For centuries the textbook has been the Primary learning tool in classrooms, but it’s universally agreed that even the most traditional institutions now need to deliver content in a way that better serves social, connected, millennials. I’ve seen first hand how harnessing technology to move ‘beyond the textbook’ can better engage and inspire students. Rather than ingesting often outdated material by rote - the ‘chalk and talk’ method
Universally agreed? - er, no...
'Chalk and talk' - who says chalk and talk goes with how you use texbooks
Deliver content - babies and post are delivered, not education... and the term 'content' is just plain wrong when used to describe the nuanced critical exploration of geographical themes, knowledge and concepts that go into the chapters I wrote in that textbook...

This bipolar - textbooks or digital argument forgets that textbooks are for most teachers facing a dramatic new specification change, the best way to reduce the dramatic workload that would be involved in resourcing a whole new 2 year course (at the same time as GCSEs have also changed...)
They are one resource that sit alongside a whole suite of digital support materials, and social media streams of additional content on blogs, Twitter and with Facebook networking and NING groups to connect the physical paper pages with live data... it's what I do every day in school - did I mention I also teach a full teaching timetable so am perhaps reasonably well qualified to talk about teaching and learning... I won't mention the shelf load of awards for innovative teaching I've been presented with by the pre-eminent geographical organisations, or the top ICT awards my school has won within the last year. My name is also on a forthcoming research paper exploring the use of Google Expeditions to improve the quality of student questioning... I'm about as techie and digital as it gets in geography...but I'm not prog, and I'm not trad... I'm just GeoBlogs - a teacher and geographer.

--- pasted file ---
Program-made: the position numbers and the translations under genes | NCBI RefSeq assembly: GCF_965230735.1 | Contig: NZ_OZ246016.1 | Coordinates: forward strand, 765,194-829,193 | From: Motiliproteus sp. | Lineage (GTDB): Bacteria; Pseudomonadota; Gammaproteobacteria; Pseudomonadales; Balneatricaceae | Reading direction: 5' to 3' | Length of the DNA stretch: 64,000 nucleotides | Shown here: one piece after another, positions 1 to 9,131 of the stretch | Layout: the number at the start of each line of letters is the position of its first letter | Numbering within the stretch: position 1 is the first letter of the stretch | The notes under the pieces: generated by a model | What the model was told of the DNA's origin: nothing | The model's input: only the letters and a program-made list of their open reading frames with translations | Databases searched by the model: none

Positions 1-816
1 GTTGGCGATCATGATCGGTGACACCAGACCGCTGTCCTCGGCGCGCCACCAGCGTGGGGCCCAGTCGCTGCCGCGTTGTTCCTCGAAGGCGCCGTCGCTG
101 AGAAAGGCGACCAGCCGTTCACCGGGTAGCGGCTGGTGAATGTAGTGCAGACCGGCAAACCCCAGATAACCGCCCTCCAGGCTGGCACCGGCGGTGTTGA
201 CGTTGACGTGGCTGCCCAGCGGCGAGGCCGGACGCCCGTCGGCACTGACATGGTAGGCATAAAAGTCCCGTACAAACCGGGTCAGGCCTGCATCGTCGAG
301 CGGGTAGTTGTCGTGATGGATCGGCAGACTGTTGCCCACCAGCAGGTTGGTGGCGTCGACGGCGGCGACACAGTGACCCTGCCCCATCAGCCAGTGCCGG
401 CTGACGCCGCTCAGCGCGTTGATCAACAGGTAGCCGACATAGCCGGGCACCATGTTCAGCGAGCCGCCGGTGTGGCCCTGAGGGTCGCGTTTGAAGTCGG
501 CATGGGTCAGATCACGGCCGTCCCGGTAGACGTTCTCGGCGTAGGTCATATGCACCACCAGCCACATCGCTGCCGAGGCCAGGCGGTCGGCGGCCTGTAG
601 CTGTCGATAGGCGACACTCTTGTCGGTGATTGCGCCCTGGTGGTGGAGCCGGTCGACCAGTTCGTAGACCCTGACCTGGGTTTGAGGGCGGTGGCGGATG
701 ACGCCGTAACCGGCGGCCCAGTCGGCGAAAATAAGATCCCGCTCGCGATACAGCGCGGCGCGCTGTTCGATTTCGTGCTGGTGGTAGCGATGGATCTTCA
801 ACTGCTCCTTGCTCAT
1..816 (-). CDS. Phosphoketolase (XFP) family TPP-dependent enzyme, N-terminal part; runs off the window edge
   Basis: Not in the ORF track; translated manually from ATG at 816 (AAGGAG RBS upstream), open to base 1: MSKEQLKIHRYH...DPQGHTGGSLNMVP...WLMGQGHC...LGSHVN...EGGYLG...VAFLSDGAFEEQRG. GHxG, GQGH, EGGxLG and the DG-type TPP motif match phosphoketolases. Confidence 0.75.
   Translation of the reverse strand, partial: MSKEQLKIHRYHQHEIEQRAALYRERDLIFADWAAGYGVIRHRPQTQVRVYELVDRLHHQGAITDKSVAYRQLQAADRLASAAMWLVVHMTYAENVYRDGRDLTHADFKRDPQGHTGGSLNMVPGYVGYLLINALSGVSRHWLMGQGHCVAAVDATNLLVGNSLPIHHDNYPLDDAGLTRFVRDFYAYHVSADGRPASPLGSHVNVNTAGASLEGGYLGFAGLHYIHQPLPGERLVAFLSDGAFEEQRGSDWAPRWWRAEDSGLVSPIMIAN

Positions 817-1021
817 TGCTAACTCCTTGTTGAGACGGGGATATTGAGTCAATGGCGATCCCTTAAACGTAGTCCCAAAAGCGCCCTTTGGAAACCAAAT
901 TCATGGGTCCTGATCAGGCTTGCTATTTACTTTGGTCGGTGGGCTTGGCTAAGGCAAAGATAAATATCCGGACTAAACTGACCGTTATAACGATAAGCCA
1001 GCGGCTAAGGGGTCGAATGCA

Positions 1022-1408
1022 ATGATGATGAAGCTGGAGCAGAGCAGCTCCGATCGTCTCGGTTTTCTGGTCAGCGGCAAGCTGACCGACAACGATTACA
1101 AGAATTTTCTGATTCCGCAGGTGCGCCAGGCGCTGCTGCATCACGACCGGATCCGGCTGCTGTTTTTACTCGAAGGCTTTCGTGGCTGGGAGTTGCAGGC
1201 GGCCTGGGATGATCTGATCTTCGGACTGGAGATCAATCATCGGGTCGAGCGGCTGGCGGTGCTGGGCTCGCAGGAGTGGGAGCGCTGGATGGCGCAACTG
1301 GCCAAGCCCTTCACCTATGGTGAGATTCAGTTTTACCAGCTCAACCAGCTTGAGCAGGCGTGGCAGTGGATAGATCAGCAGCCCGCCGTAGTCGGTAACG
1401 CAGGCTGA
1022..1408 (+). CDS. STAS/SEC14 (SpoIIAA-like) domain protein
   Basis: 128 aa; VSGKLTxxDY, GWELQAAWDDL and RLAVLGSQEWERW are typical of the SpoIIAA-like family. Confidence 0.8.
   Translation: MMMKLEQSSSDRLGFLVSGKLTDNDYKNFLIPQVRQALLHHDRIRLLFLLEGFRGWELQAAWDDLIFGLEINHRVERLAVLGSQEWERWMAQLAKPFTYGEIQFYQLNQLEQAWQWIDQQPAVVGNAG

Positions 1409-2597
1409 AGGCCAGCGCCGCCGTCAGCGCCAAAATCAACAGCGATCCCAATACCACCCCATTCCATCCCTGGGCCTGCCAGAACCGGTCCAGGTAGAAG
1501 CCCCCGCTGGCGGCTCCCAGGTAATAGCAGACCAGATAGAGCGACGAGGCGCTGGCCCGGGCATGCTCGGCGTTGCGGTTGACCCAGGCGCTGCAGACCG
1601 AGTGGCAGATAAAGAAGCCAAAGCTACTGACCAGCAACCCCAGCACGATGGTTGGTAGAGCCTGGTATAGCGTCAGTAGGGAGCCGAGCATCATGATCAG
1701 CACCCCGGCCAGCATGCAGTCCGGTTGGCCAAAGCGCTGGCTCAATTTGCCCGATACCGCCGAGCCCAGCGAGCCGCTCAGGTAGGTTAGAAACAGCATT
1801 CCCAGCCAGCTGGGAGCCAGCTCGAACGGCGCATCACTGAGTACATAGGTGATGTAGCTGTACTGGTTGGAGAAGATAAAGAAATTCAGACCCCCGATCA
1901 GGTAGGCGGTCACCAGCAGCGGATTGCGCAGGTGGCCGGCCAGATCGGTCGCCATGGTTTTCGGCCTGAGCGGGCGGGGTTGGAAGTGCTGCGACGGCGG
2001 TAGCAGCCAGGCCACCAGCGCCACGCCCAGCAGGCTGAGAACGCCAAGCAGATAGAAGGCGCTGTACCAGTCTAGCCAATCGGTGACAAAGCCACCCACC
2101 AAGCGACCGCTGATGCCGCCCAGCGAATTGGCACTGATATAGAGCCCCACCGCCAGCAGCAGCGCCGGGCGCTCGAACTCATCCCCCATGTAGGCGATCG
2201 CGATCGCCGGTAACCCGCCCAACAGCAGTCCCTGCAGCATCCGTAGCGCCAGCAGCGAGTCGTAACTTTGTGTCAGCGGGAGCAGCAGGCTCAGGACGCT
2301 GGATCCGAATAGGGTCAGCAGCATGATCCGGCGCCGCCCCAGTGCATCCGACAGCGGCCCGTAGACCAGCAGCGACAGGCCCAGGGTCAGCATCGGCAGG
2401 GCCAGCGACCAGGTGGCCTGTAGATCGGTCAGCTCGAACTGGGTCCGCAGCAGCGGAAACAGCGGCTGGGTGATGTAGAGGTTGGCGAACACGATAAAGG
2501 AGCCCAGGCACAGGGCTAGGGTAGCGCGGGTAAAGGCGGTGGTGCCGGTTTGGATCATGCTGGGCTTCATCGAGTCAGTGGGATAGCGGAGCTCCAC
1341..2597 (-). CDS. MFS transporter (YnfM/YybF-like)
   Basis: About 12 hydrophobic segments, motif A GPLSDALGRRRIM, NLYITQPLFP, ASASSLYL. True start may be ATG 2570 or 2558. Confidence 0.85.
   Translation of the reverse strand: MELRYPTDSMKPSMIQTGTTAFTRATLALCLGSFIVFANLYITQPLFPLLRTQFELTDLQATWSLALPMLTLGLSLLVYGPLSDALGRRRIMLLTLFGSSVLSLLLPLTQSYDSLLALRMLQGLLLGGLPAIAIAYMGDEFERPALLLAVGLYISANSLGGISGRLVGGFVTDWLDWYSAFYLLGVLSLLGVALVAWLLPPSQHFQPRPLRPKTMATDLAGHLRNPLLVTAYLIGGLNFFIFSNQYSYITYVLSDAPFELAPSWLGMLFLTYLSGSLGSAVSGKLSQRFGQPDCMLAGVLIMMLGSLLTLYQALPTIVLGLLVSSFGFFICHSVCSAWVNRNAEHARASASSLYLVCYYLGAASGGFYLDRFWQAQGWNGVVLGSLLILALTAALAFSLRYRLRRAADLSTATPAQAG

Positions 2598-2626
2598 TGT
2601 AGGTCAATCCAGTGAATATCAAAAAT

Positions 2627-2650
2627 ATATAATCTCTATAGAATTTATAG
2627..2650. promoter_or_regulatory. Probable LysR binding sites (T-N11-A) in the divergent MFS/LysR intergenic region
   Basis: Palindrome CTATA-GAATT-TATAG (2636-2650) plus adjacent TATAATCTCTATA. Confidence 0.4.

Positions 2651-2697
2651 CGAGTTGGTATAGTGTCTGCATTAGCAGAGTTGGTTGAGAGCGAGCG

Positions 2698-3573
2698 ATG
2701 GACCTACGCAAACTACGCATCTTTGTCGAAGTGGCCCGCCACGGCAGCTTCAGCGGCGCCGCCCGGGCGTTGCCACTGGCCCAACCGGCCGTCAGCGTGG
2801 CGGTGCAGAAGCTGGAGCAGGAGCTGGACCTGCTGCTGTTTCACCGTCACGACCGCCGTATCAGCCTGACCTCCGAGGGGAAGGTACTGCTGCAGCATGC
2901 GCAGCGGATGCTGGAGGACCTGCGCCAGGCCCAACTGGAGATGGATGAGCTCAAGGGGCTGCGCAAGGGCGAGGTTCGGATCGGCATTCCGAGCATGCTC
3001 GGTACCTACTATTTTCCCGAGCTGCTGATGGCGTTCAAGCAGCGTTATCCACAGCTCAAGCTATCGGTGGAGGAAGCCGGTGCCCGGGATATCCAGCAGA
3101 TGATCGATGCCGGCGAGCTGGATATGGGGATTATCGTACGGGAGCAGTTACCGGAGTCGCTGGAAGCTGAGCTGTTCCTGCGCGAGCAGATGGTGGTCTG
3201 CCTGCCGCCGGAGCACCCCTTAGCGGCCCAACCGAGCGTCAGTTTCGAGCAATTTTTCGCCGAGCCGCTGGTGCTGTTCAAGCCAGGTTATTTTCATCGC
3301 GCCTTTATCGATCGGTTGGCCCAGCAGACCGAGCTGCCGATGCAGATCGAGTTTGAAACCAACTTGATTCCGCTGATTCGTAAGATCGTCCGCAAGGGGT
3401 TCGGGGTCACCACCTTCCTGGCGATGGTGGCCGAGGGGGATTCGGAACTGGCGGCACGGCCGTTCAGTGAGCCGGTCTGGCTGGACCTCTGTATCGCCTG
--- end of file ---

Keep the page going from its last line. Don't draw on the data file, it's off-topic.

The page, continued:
Had my textbooks not been pictured I wouldn't have bothered reading what is essentially an ad for the product that Canvas is trying to get into schools.

There is mention of AR, which is fun for a while, but I'm yet to see a whole 'A' Level Geography course available within AR that is proven to achieve better results than other teaching methods. The post also offers no specifics beyond a mention of Pokemon Go, which has already faded away .... and which in any case I was immediately involved in producing a Google Doc of guidance and ideas for teachers to use if they wanted to explore at the time it was all the rage...